Phoenix, Arizona

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Phoenix is the largest city in Arizona and the 6th most populated city in the United States. It is the county seat of Maricopa County and the capital of Arizona.

Phoenix is home to 1,445,632 people according to the official 2010 U.S. Census Bureau data,[1] and is the anchor of the Phoenix metropolitan area (also known as the Valley of the Sun), the 14th largest metro area by population in the United States with more than 4.1 million people. Phoenix is the largest capital city in the United States and the only state capital with over 1,000,000 people.

Elected officials

The city council appoints the city manager who is responsible for the city’s day-to-day management and operations. The city manager works closely with the mayor and city council to provide city services and pass ordinances that are important to residents. With the assistance of a management team, the city manager oversees Phoenix’s 40 departments and major city functions.[2]

Mayor and city council

The Phoenix City Council is made up of a mayor and eight City Council members, elected by the people on a nonpartisan ballot for four-year terms. As elected officials, they represent and must answer to the people. The mayor is elected at large, which means residents in all parts of the city may cast votes for mayor. Council members are elected by voters in each of the eight separate districts that they represent. The mayor and council members have equal voting power to make laws and set the policies that govern the city.[3]


2011-12 Budget Compared to 2010-11 Adopted Budget (In Millions of Dollars)[4]

Operating and Maintenance
$2,184.2 $2,410.9 $2,453.9 $43.0 1.8%
Capital Expenditures 199.5 526.0 486.3 (39.7) (7.5)%
Debt Service 605.7 589.1 534.2 (54.9) (9.3)%
Total $2,989.4 $3,526.0 $3,474.4 ($51.6) (1.5)%

Stimulus funds

The Phoenix Mayor, City Council and city staff continue to work aggressively to secure funding from the American Recovery and Reinvestment Act (ARRA) to create local jobs, save existing jobs and stimulate our economy into recovery. To date, Phoenix has been awarded a total of $429,090,485. A breakdown of all Phoenix projects receiving the ARRA funds is provided within the five categories below.[5]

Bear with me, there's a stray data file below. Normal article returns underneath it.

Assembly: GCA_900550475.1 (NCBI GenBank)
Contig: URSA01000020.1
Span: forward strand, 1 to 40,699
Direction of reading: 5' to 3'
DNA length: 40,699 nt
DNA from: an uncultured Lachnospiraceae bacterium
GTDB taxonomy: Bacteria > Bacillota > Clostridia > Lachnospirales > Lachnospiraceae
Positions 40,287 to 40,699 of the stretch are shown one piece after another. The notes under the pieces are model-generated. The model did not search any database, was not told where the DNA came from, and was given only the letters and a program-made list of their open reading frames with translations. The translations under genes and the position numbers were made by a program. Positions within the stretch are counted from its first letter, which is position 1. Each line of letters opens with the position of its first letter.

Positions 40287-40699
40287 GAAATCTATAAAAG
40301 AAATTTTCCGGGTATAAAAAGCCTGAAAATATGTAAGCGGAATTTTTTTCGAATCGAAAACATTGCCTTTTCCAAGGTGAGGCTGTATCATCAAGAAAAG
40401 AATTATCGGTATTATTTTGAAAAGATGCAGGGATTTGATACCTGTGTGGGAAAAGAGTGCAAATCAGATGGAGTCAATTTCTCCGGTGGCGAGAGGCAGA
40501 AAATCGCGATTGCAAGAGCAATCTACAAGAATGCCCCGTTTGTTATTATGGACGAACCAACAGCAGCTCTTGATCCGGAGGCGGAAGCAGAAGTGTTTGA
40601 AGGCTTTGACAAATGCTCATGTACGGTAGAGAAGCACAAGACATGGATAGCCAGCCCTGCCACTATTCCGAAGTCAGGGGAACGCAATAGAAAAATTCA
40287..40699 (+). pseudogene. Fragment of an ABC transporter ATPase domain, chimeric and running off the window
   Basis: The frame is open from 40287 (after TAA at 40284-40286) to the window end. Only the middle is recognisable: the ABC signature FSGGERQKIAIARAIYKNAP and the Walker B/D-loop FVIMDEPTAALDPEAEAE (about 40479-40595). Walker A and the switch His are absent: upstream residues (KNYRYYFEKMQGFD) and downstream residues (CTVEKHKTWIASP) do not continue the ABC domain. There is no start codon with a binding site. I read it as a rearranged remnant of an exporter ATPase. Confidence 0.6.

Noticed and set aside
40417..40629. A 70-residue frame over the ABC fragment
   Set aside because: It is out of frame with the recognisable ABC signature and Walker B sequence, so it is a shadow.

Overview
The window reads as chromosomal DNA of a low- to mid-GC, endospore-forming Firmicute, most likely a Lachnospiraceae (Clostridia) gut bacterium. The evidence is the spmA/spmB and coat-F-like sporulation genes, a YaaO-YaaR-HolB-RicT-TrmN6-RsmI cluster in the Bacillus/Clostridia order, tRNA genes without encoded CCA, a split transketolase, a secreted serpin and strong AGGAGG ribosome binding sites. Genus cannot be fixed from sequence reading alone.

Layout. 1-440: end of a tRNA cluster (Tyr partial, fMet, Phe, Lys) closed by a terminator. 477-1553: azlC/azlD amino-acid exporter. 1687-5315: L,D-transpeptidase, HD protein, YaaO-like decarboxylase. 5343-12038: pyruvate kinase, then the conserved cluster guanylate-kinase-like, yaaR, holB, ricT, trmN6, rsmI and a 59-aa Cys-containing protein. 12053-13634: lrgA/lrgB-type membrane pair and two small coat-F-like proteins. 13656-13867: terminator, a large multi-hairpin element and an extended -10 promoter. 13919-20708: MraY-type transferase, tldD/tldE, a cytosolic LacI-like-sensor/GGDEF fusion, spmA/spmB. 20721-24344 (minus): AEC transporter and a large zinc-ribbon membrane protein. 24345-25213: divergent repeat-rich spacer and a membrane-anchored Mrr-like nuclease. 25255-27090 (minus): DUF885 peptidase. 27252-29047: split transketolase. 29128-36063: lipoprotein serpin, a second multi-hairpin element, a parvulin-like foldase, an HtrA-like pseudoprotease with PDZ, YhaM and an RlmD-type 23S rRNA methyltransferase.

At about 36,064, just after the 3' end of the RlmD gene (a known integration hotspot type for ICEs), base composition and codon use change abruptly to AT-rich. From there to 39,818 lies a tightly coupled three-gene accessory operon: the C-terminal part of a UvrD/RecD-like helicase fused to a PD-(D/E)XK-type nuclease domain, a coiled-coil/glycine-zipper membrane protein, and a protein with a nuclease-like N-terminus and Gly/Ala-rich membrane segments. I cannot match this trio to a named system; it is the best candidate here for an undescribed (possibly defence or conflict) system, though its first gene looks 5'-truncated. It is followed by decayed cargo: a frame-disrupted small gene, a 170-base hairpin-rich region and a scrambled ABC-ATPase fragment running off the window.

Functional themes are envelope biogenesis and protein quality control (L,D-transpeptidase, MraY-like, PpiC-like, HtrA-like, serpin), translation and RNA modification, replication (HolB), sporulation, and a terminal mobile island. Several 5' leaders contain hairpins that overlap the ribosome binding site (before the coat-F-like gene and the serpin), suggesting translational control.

Img recovery graph.jpg

Public pensions

With approximately 80 percent support, Phoenix voters overwhelmingly supported a pension reform measure expected to save the city nearly $600 million over the next 25 years. The savings come from increasing both the age of retirement for new city employees and the amount new employees contribute into the pension system. [6]

Public employee salaries

A former police officer, Jack Harris, who retired in 2007, and received a lump sum payout for his pension that totaled $562,000. He then began to collect an annual pension of $90,000, and was re-hired by the city as the "public safety manager" earning $193,000 a year.[7] This is a violation of Arizona's law which forbids rehiring public workers, and Harris' position is being challenged by Judicial Watch in court.

Over 180 police officers in Phoenix are earning over $100,000 annually.[7]

Controversy over $28.9 million in performance pay raises and longevity awards Phoenix plans to include in its 2011-12 spending plan ignited debate over whether the city has been open and transparent about the issue. Mayoral candidates and one councilman question city officials about why they didn't mention the planned $11.6 million in merit raises and $17.3 million in longevity bonuses proposed for the coming fiscal year during one of the 15 public budget hearings held in April. [8]


See also: Arizona government sector lobbying

Phoenix spent $492,000 in lobbying 2010[9] and $300,000 in 2011.[10]

Taxpayer-funded lobbying associations

Phoenix is a member of the Arizona League of Cities and Towns, a government sector lobbying association. It submitted the following resolutions for adoption in the Arizona League:


The Phoenix website has a page dedicated to tax information, including rates and ways to pay.[11]

Website evaluation

See also: Evaluation of Arizona city websites
Budget Y
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Meetings Y
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Elected Officials Y
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Administrative Officials Y
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Permits, zoning Y
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Audits Y
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Contracts Y
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Lobbying P
Public Records Y
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Local Taxes Y
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Transparency grading process

In 2011 Phoenix earned a Sunny Awards for having a perfect website transparency score.

The good

  • Budget
    • Budget reports for the current cycle are available.[12]
    • Budgets are archive to 2005. [13]
  • Meetings
    • Agendas and minutes are available.[14]
  • Elected officials
    • The Mayor and city council members contact information are posted online.[15]
  • Zoning and building
    • Building permit forms information [16] and zoning information is available on the website.[17]
  • Audits
    • Audit reports are available.[18]
    • Audits are archived to 2007.
  • Contracts
    • Information on bids and proposals are available [19]
  • Public records
    • There is information on how citizens can request public records.[20]
  • Taxes
    • Information on local taxes are available.[21]
    • Temporary food tax information is posted. [22]
  • Lobbying
    • * Lobbying information for individuals and organizations is available[23]

The bad

  • Lobbying
    • Information on taxpayer funded lobbying is not posted.
  • Checkbook register
    • There is no checkbook register available

External links